RNA-seq data were initially quality controlled (FastQC; Andrews, 2010), depleted of remaining rRNAs (SortMeRNA; Kopylova et al., 2012), and quality trimmed (Prinseq; Schmieder and Edwards, 2011) before mapping to the mouse genome (GRCm38) with TopHat2 (Kim et al., 2013) and quantification by HTSeq-count (Anders et al., 2015) were performed. The DESeq2 (Love et al., 2014) pipeline was used to normalize read counts and to call significant DEGs. False discovery rate (FDR)–corrected P values were assumed to be significant at a threshold of 0.05. Further, DEGs were investigated for over-representation in mouse KEGG pathways by performing gene set enrichment analyses with the R-package GAUGE (Luo et al., 2009) using a hypergeometric test and FDR correction with a significance threshold of q < 0.1.
LSK cells from 24-mo-old mice were infected with an shRNA against Rad21 or a control shRNA (shLuci) and cultured for 2 d followed by an exposure to LPS/Pam3 (LPS: 200 ng/ml; Pam3: 1ug/ml) or PBS control for 14 h. At that time point LSK cells were subjected to ATAC-seq. ATAC-seq was performed with 50,000 cells as previously described (Buenrostro et al., 2015) with the following modifications: the transposition reaction was performed with 2 µl of Tn5 Transposase (Nextera; Illumina) for 1 h at 37°C. Transposed DNA was purified with the Monarch PCR Cleanup kit (NEB; T1030). Libraries were amplified with a total number of 14 cycles and purified with Agencourt AMPure XP beads (A63881). Large fragments were removed with a sample/bead ratio of 0.5 and remaining fragments were recovered with a ratio of 1.7. Sequencing of ATAC libraries was done using Illumina’s next-generation sequencing methodology (Bentley et al., 2008). Quantification and quality check of libraries were done using the Agilent Bioanalyzer 2100 in combination with the DNA 7500 kit. Libraries were pooled and sequenced on a NextSeq500 running in 40-cycle paired-end mode using sequencing chemistry v2. Sequence information was extracted in FastQ format using Illumina’s bcl2fastq v126.96.36.1993. Sequencing resulted in around 43 million reads per sample. FastQ files quality check was performed with FastQC (v0.11.5). FastQ files mapping to mm9 genome was performed by using Bowtie (v1.1.2) with “best strata m 1” parameters. Duplicate reads were removed using a custom script. For peak calling, macs14 (v1.4.2) was used with “nolambda” parameter and two different P value cutoff (1e-3 and 1e-5). Peaks overlap with enhancers and promoters was done by using Bedtools intersect (v2.22.1). Other analyses were done by using R (v3.4.4). For finding the distribution of the peaks in the genomic regions, getTargetAnnotationStats and Intersect functions from Genomation package (v1.11.3) were used. For statistical analysis, peaks (1e-5) were merged using Peakreference function (TCseq_1.2.0 package). The merged peaks have used as the reference for calculation of read per million (RPM) for each sample by using custom script. RPM values for each peaks with interquartile ranges >1.5 was used for calculation of the Pearson correlation. Two-tailed t test was used to define the regions with significant changes in different comparisons (P value <0.05). Peaks enriched in shLuci (LPS/Pam3) versus shLuci (PBS) were defined as follows: P value <0.05, shLuci (LPS/Pam3)–RPM > shLuci (PBS)–RPM, and presence of the peak in both the replicate of shLuci (LPS/Pam3). Similarly, peaks depleted in shRad21 (LPS/Pam3) versus shLuci (LPS/Pam3) were defined as P value <0.05, shLuci (LPS/Pam3)–RPM > shRad21 (LPS/Pam3)–RPM, and presence of the peak in both the replicate of shLuci (LPS/Pam3). For motif analysis, the selected regions were intersected (Bedtools intersect) with the summit of the peaks in both replicates of shLuci (LPS/Pam3; Fig. 5, J and K) and the summits were used for motif discovery using Homer (findMotifsGenome.pl) with len: 4, 6, 8, 10, 12 and size: 100, 100 parameters. Differentially regulated peaks were associated to the nearest gene (ENSEMBLE annotation), whose transcription start site was ±5 kb or if overlapping with gene’s enhancer (as defined in GSE89767). Gene list and the log2 of RPM ratio was used for canonical pathway and upstream regulator analysis in Ingenuity Pathway Analysis (v45868156).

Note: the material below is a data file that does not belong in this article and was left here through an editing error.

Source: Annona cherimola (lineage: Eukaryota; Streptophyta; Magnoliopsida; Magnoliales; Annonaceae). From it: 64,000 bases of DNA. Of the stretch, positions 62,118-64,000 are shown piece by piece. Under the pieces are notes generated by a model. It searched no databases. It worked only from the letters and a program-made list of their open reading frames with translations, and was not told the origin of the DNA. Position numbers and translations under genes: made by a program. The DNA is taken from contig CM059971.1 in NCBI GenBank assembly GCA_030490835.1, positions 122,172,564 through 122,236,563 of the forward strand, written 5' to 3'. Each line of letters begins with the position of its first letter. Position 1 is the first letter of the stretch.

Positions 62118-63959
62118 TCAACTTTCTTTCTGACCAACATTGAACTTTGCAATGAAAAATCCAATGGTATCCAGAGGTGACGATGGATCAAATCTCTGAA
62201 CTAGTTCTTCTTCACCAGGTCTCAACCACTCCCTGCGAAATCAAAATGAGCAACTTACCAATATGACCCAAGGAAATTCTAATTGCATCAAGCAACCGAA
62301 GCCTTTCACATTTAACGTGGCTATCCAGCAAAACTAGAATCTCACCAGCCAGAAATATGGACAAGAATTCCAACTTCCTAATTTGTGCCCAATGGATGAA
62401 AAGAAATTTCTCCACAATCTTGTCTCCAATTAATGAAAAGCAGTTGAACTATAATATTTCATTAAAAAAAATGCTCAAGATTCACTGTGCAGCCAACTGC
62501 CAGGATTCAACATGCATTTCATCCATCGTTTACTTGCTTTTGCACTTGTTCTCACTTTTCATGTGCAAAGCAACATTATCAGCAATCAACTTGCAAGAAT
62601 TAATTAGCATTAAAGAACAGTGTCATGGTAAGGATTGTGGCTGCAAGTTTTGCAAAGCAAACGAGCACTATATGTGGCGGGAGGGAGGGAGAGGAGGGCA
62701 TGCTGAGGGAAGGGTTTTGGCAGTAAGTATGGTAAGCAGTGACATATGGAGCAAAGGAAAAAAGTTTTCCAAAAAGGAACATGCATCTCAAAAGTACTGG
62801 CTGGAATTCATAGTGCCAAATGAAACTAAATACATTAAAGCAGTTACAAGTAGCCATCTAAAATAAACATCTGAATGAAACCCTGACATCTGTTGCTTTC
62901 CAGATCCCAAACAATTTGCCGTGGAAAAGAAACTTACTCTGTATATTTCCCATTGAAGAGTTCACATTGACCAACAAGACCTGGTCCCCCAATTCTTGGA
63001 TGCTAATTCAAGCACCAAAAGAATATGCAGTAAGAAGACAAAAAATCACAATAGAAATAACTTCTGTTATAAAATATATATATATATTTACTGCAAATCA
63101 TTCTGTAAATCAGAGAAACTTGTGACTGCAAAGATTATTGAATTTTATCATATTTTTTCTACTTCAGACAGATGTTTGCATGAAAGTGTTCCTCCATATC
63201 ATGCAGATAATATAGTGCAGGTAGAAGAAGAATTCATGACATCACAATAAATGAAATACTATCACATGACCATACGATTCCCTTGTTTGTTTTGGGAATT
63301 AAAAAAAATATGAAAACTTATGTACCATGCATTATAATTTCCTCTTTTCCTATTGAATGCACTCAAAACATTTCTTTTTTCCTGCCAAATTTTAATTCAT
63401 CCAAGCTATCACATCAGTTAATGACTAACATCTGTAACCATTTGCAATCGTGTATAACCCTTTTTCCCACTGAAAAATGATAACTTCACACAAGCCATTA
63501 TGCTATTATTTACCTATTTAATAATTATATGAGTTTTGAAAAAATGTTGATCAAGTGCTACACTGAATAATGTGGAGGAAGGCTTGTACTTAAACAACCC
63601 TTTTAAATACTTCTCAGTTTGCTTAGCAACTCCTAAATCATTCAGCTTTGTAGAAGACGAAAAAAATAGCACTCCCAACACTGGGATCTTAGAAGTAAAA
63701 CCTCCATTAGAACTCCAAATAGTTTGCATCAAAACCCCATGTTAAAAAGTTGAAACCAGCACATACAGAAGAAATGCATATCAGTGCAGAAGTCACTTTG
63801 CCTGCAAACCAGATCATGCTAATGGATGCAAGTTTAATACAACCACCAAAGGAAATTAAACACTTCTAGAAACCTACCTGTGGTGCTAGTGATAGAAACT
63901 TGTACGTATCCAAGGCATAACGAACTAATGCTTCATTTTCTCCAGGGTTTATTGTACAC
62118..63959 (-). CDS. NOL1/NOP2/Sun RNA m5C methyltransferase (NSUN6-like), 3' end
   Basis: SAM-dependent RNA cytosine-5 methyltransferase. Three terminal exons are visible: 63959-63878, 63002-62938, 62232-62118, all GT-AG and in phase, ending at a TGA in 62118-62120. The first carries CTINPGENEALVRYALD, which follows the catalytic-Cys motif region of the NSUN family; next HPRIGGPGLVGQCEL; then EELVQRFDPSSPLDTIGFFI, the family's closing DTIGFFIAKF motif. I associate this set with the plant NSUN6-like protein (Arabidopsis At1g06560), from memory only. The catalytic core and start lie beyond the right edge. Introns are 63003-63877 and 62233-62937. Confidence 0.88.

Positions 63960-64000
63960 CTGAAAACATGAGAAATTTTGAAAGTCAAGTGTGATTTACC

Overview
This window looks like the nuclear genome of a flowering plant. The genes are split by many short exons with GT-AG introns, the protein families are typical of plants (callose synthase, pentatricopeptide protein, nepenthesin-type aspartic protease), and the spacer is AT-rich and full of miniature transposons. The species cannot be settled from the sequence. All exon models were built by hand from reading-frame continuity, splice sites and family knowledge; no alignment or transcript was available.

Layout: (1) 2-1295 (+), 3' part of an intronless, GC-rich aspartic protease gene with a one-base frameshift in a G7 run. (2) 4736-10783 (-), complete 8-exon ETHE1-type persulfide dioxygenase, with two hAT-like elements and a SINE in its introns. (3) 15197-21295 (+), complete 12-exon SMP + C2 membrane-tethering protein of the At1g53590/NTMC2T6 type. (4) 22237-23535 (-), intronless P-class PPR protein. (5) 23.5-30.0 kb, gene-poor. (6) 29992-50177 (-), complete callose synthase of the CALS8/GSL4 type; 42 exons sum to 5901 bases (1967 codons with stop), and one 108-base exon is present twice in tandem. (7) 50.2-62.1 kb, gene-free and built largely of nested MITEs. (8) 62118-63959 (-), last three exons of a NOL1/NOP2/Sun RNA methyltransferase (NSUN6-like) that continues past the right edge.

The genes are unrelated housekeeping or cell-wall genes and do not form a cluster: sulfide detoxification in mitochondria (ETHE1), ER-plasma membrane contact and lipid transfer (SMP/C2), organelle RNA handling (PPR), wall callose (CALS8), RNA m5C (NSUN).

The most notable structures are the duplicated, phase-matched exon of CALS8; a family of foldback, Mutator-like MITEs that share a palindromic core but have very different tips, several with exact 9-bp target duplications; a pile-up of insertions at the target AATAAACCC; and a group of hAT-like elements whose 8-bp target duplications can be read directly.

Quantitative real-time PCR (RT-qPCR)
Total RNA was extracted using MagMAX-96 Total RNA Isolation kit (Ambion; AM1830) according to the manufacturer’s protocol. The GoScript Reverse Transcription System (Bio-Rad; 170–8891) was used for cDNA synthesis from total RNA according to manufacturer’s instructions. RT-qPCR was performed with an ABI 7500 Real-Time PCR System (Applied Biosystems). Amount of target RNA was normalized to that of the endogenous control β-actin (Actb). The gene expression quantities were determined according to the Pfaffl method with PCR efficiency corrections. Primers: Actb F: 5′-AAGGCCAACCGTGAAAAGAT-3′; Actb R: 5′- GTGGTACGACCAGAGGCATAC-3′; Ccl3 F: 5′-TTCTCTGTACCATGACACTCTGC-3′; Ccl3 R: 5′-CGTGGAATCTTCCGGCTGTAG-3′; Ccl4 F: 5′-TTCCTGCTGTTTCTCTTACACCT-3′; Ccl4 R: 5′-CTGTCTGCCTCTTTTGGTCAG-3′; Il-6 F: 5′-TGATGGATGCTACCAAACTGG-3′; Il-6 R: 5′-TTCATGTACTCCAGGTAGCTATGG-3′; Rad21 F: 5′-AGCAACCTGCACATGATGAC-3′; Rad21 R: 5′-ATAGTTGGCATCGGTTCGAC-3′; Il-1b F: 5′-AGTTGACGGACCCCAAAAG-3′; Il-1b R: 5′-TTTGAAGCTGGATGCTCTCAT-3′; GM-CSF F: 5′-GGCCTTGGAAGCATGTAGAA-3′; GM-CSF R: 5′-TCTGCACACATGTTAGCTTCTTG-3′.